Academic journal article Multicultural Shakespeare

Shakespeare and National Mythologizing in Czech Nineteenth Century Drama

Academic journal article Multicultural Shakespeare

Shakespeare and National Mythologizing in Czech Nineteenth Century Drama

Article excerpt

The birth of modern Czech culture can be traced back to the period of the National Revival (or Renascence). This movement of cultural and political emancipation from Austrian domination started in the 1780s with the efforts of antiquarians and philologists and was gaining momentum in the first half of the 19th century under the influence of Romantic historicism. As in other European countries, Romantic historicism in the Czech lands was characterized by "primordialism" (Smith 5). The effort of the nationalists to appropriate Shakespeare as the artist who "would paint for us the heroes of the ancient times" (Chmelensky 383) is confronted with another approach to the past depicting the life of the ancient Slavs as a glorious origin of national culture. In the forged medieval manuscripts Rukopis královédvorsky (The Manuscript of Dvúr Králové, 1817) and Rukopis zelenohorsky (The Manuscript of Zelená Hora, 1818) the medieval past is the absolute value establishing the "eternity" of Czech culture.

Although The Manuscripts refer to specific events in the history of the Czech lands, the evocation of these events is not their main purpose. The events are represented in an eschatological manner, as the moments of revelation of the eternal truth. For instance, in the opening poem of The Manuscript of Dvùr Králové, entitled "Oldrich and Boleslav," the liberation of Prague from the Polish sway is depicted as the final battle in Armageddon. The Manuscripts thus stress the analogy between the mythical events of the Apocalypse or the Resurrection and the historicism of the national emancipation movement. This feature can be described as a kind of ideologization of historical time, the invention of historical narratives in accordance with the demands of the emancipation movement. These narratives are frequently repeated (for instance in the frescoes and statues decorating the building of the National Theatre in Prague), and thus formalized and ritualized (Hobsbawm 4).

As a result, in The Manuscripts there is no trace of a careful construction of the value system of the imaginary cultural epoch, as we can see in James Macpherson's and Hugh Blair's Dissertations introducing The Poems of Ossian (1765). All stages of historical development are evaluated only with regard to the present needs of the movement. Historical time is reduced into a linear sequence of events, all marked either + or - (Otruba 239). The subjectivity inventing the culture is deliberately diluted in an abstract, objectified totality of language. The Manuscripts are conceived as products of collective oral tradition and, at the same time, as demonstrations of the creative nature of an imaginary, ancient Czech language constructed out of disjointed elements of all Slavonic languages. This patchwork representing the wholeness of language serves as a substitute for the totality of cultural epoch ("the era of Ossian") in Macpherson's and Blair's Dissertations.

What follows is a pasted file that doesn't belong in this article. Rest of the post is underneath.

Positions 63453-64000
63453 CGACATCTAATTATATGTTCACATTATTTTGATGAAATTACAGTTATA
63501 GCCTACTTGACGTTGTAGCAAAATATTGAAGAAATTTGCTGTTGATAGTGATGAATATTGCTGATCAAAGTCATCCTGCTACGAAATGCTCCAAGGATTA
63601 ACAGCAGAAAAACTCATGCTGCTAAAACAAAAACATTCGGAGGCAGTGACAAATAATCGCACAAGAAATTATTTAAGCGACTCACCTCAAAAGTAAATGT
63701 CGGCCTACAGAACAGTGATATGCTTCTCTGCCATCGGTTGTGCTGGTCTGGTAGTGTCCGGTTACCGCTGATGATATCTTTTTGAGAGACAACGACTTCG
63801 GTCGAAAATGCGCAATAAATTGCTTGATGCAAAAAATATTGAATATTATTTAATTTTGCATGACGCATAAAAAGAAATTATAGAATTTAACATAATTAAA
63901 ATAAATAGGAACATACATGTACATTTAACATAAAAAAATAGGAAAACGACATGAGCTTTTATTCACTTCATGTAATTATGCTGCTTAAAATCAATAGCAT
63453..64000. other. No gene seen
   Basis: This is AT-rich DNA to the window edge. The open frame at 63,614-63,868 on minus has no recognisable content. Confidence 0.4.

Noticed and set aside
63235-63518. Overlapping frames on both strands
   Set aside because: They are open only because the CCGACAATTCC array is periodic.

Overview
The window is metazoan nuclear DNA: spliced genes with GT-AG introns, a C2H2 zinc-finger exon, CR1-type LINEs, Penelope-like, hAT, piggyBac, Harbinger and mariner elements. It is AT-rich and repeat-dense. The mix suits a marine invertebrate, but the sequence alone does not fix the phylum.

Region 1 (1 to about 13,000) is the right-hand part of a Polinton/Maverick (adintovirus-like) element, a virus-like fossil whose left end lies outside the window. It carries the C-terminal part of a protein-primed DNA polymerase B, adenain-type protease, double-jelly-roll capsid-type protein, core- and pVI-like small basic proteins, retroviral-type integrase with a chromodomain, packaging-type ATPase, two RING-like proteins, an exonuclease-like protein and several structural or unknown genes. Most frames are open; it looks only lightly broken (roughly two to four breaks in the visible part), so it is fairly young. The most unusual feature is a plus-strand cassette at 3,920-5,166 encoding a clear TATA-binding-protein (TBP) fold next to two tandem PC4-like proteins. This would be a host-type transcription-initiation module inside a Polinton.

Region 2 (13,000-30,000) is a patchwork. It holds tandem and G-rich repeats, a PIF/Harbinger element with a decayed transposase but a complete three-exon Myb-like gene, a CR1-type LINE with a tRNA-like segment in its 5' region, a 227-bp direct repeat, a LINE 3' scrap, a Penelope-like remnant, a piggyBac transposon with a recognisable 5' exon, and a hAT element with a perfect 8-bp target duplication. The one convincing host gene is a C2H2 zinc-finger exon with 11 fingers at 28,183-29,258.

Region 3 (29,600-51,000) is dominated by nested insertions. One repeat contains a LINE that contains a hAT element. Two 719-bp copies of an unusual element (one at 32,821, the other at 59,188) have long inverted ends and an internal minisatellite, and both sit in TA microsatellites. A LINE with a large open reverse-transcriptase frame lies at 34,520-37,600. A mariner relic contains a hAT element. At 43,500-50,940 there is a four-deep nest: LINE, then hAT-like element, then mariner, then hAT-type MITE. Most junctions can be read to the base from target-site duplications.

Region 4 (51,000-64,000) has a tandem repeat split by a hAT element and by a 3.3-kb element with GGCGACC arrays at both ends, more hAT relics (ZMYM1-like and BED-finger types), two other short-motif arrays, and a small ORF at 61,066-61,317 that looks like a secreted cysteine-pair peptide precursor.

With the wholeness of language, the territorial integrity of the Czech state becomes an important issue. This is mainly evident from the longer fragment ("Libussa's Judgement") included in The Manuscript of Zelená Hora which names the lands and seats of some chieftains attending a session of the diet. In this way the imaginary territory of the ancient state of Bohemia is delimited, including even the parts settled by German colonists during the later Middle Ages. This effort to appropriate a historical space by a linguistic activity is frequent in the literature of the Czech nationalist movement.

The representation of history in Shakespeare's 2 Henry IV is based on completely different principles, which do not have anything common with the nationalist primordialism. It can be described, again in Anthony Smith's terms, as "perennialism" (3: 27ff). History is present continuously "in all men's lives." It figures "the natures of the times deceas'd" as future potentialities of historical development. (2 Henry IV 3:1:75-79) Shakespeare's approach to history follows the Renaissance typology, where the past events prefigure the future ones, but at the same time, it abstracts from the metaphysical framework of this typology, the Divine Providence. …

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